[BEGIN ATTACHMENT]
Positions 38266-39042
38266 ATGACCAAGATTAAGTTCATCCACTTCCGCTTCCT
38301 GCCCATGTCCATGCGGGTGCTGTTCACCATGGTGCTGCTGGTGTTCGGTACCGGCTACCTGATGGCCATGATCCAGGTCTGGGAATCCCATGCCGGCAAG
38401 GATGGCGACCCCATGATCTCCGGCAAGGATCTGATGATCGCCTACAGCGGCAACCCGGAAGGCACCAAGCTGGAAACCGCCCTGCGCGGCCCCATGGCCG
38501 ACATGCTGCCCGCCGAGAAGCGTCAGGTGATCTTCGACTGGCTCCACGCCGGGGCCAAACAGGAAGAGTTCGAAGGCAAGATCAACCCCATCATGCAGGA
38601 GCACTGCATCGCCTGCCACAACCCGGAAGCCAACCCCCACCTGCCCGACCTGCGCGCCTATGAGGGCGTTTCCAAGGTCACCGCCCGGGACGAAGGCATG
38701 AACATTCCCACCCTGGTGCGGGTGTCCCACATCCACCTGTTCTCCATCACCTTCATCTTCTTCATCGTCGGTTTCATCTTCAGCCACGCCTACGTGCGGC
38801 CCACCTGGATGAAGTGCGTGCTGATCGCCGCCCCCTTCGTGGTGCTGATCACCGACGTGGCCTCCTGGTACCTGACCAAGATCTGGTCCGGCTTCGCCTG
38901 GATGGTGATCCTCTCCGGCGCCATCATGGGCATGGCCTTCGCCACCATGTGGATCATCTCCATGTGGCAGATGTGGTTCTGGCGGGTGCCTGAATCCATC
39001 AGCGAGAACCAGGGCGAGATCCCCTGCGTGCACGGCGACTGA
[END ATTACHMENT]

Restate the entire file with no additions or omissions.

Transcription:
Positions 38266-39042
38266 ATGACCAAGATTAAGTTCATCCACTTCCGCTTCCT
38301 GCCCATGTCCATGCGGGTGCTGTTCACCATGGTGCTGCTGGTGTTCGGTACCGGCTACCTGATGGCCATGATCCAGGTCTGGGAATCCCATGCCGGCAAG
38401 GATGGCGACCCCATGATCTCCGGCAAGGATCTGATGATCGCCTACAGCGGCAACCCGGAAGGCACCAAGCTGGAAACCGCCCTGCGCGGCCCCATGGCCG
38501 ACATGCTGCCCGCCGAGAAGCGTCAGGTGATCTTCGACTGGCTCCACGCCGGGGCCAAACAGGAAGAGTTCGAAGGCAAGATCAACCCCATCATGCAGGA
38601 GCACTGCATCGCCTGCCACAACCCGGAAGCCAACCCCCACCTGCCCGACCTGCGCGCCTATGAGGGCGTTTCCAAGGTCACCGCCCGGGACGAAGGCATG
38701 AACATTCCCACCCTGGTGCGGGTGTCCCACATCCACCTGTTCTCCATCACCTTCATCTTCTTCATCGTCGGTTTCATCTTCAGCCACGCCTACGTGCGGC
38801 CCACCTGGATGAAGTGCGTGCTGATCGCCGCCCCCTTCGTGGTGCTGATCACCGACGTGGCCTCCTGGTACCTGACCAAGATCTGGTCCGGCTTCGCCTG
38901 GATGGTGATCCTCTCCGGCGCCATCATGGGCATGGCCTTCGCCACCATGTGGATCATCTCCATGTGGCAGATGTGGTTCTGGCGGGTGCCTGAATCCATC
39001 AGCGAGAACCAGGGCGAGATCCCCTGCGTGCACGGCGACTGA